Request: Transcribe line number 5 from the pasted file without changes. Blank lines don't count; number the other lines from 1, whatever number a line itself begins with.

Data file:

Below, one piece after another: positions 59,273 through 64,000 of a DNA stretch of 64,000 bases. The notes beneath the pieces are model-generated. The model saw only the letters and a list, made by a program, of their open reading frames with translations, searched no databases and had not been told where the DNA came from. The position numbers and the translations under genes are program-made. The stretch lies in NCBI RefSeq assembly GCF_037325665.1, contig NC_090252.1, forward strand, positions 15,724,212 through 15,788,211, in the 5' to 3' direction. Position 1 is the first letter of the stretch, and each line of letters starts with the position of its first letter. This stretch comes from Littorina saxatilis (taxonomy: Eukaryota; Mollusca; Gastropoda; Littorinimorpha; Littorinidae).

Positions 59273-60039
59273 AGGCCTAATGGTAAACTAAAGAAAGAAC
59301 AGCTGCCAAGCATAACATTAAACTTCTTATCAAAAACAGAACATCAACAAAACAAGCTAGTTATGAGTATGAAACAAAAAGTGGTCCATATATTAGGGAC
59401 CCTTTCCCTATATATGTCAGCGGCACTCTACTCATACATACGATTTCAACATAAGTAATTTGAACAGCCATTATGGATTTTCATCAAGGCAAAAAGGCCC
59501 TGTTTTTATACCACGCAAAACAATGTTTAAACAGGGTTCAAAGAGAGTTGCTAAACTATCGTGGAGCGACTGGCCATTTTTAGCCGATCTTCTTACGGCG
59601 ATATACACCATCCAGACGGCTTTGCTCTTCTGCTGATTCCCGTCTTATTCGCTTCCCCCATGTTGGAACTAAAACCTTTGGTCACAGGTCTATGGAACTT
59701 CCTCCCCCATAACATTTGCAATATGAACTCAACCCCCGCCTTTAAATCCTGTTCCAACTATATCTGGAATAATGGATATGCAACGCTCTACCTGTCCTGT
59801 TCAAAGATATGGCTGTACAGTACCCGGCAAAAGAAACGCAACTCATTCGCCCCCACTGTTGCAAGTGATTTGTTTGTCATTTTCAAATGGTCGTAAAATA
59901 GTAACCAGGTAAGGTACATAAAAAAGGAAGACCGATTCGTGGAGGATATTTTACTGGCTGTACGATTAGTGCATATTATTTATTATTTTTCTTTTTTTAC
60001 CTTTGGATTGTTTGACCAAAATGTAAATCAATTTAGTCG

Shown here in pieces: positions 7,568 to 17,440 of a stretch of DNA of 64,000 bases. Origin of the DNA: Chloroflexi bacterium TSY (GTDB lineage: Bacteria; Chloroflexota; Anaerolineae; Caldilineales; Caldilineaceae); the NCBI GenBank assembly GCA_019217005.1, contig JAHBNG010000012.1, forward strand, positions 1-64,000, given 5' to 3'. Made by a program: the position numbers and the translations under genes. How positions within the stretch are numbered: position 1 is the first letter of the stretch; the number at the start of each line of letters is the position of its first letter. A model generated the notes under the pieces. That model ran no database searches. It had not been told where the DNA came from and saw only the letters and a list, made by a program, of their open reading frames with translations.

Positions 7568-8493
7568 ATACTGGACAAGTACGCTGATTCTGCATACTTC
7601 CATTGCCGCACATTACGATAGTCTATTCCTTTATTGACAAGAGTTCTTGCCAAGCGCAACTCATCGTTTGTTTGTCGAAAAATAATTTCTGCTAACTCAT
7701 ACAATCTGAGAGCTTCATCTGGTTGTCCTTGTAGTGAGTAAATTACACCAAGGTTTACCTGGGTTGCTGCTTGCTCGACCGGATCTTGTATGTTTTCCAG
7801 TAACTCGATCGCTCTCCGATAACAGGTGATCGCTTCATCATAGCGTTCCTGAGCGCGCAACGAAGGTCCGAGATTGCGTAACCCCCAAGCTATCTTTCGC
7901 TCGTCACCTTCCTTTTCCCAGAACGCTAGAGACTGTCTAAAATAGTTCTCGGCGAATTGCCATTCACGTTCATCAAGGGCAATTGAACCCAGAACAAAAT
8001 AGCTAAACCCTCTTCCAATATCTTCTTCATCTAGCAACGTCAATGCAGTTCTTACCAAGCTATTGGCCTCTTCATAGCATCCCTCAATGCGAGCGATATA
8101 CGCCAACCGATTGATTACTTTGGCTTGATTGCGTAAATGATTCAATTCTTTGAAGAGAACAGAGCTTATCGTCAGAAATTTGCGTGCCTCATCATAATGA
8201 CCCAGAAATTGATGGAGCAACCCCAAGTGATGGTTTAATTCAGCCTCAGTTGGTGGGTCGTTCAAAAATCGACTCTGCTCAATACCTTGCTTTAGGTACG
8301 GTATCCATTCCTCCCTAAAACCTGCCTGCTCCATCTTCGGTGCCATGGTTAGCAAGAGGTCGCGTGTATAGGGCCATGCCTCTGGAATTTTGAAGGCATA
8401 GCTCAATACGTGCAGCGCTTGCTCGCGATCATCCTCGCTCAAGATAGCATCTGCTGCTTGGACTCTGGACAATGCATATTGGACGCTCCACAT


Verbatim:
59401 CCTTTCCCTATATATGTCAGCGGCACTCTACTCATACATACGATTTCAACATAAGTAATTTGAACAGCCATTATGGATTTTCATCAAGGCAAAAAGGCCC